With each track, there are three objectives that give you stars for completing. These might include finishing a song with 55% health, defeating a particular amount of enemies, or reaching a certain amount of points. By collecting these stars the new worlds will open up. Getting a high score means you’ll get a better grade and a wealth of Shards used for synthesising, and collectables including Cards featuring scenes from the main series.
Each successful attack you land will build a chain which improves your score, and the less mistakes you make, the better you will do. Perhaps the most frustrating thing about Kingdom Hearts: Melody of Memory is the timing. When an enemy approaches, a circle will shrink in front of them. As it reaches the smallest point you need to attack, but it isn’t always in time to the beat. If you rely on hitting buttons to the beat, you’ll often miss a prompt, in turn leading to a succession of misses as you’re thrown off your rhythm. It’s annoying because the music is so good, but sometimes the gameplay suffers and you’ll end up breaking your chains because of it.
Take “Under the Sea” from The Little Mermaid, for example. I’ve heart it hundreds of times in my life, and trying to play along to every beat caused me to get walloped by the enemies. Some of the other songs don’t always have a prominent beat as they are more ambient, making the timing elements even more of a let down. A lot of the music in Kingdom Hearts: Melody of Memory gets it right, which is all the more annoying when it fails.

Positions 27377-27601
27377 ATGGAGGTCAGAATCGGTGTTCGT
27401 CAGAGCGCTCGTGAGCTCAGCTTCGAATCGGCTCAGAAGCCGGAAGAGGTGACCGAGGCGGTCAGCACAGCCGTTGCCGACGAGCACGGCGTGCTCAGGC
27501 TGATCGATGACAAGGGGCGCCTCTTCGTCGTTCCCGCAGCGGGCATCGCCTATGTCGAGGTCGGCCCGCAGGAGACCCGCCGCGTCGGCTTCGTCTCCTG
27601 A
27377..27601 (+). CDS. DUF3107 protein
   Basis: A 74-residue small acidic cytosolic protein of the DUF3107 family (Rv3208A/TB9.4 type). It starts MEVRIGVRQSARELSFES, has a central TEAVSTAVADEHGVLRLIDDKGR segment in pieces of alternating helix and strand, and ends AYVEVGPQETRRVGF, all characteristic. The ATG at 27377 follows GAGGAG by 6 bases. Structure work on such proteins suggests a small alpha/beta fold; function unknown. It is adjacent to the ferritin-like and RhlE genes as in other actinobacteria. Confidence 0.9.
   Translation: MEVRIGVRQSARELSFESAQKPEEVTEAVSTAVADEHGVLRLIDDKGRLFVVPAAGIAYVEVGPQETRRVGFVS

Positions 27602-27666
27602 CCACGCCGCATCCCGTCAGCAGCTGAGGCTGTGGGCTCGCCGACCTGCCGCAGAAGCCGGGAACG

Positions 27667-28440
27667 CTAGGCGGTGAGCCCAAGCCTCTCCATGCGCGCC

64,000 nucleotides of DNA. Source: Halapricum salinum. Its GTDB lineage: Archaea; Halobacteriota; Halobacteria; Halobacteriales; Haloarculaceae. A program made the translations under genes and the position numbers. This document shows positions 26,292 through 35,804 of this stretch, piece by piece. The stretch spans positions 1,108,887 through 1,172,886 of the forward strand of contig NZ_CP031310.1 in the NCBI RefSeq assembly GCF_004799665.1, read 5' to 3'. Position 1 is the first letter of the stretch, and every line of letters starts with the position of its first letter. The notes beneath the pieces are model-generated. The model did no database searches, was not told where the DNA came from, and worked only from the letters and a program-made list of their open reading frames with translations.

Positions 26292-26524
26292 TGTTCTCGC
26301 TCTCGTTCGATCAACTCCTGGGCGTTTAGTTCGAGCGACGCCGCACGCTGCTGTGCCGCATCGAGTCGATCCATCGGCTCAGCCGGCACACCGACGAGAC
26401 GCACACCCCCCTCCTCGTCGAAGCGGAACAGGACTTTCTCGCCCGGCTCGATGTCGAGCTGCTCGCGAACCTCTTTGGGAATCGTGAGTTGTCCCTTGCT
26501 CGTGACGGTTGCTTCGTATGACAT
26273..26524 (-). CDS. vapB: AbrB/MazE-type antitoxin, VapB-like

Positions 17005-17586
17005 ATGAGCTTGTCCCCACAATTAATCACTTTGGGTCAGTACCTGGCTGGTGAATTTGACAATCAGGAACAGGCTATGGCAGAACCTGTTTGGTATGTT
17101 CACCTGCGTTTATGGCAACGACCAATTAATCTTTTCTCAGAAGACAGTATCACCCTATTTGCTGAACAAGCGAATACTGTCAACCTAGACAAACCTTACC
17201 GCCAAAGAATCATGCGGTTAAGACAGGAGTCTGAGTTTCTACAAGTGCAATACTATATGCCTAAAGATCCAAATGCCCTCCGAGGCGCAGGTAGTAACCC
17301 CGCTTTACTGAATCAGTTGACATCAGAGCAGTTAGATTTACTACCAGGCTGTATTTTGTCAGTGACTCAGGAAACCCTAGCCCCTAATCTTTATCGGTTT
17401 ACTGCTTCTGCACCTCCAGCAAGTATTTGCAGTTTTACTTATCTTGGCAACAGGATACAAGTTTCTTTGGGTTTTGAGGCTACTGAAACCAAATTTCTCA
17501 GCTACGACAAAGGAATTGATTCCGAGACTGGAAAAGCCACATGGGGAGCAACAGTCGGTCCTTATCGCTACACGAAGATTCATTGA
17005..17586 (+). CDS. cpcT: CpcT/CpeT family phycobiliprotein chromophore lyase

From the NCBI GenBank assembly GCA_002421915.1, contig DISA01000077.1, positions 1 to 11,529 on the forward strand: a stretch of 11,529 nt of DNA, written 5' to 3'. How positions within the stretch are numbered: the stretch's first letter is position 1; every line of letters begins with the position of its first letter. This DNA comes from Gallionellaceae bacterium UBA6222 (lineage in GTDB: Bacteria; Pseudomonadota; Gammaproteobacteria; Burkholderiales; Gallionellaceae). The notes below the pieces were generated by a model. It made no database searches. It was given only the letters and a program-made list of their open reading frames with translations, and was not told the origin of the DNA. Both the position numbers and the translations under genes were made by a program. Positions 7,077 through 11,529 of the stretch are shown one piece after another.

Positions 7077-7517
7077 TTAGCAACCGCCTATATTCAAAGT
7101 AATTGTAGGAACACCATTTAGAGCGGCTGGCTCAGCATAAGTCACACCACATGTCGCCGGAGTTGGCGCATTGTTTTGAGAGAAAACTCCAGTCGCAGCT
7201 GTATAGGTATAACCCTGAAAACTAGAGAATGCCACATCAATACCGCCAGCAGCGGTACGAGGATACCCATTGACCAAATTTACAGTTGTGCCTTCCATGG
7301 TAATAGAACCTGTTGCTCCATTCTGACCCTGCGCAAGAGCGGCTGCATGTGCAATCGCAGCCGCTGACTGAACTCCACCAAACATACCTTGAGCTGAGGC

The biggest draw to Kingdom Hearts has always been the presence of Disney, whether it’s the characters or the worlds. You get to head back to the settings for Hercules, Alice in Wonderland, and Nightmare Before Christmas to name a few, and by doing so your team will feature the likes of Ariel, Aladdin, and Peter Pan as guest characters. It’s a nice feature, and whilst it doesn’t really impact how you perform, the dedication to the series’ source material is ever present. You can also synthesize tracks to play in Track Selection which aren’t featured in World Tour, such as “Circle of Life” from The Lion King.
Track Selection lets you replay all the songs you’ve unlocked from World Tour, with the option to choose between three settings. One Button will let you do everything by, you guessed it, pressing one button. This takes away much of the stress and lets you listen without doing much of the work. Basic is the normal setting, whilst Performer throws even more prompts into the mix for those wanting an added challenge. You can view unlocked content in the Museum, and head online to play in Vs. mode. There’s also a co-operative element that lets you play along with friends.
Kingdom Hearts: Melody of Memory takes a stripped back look at the story of the series whilst putting the fantastic music at its core. Whilst some of the tracks have big timing issues, I still enjoyed the simple gameplay, and getting to revisit my time with Sora and Co was fun while it lasted. For those of you hyped for the new story content, it isn’t until the game reaches its climax, and even then it’s not in abundance. However, it’s still cool to see what lies ahead for the future of the series.
Plenty of great music to play along to
Fun way to revisit the story of the main games
Lots of additional challenges and collectables to unlock
Timing can be a big problem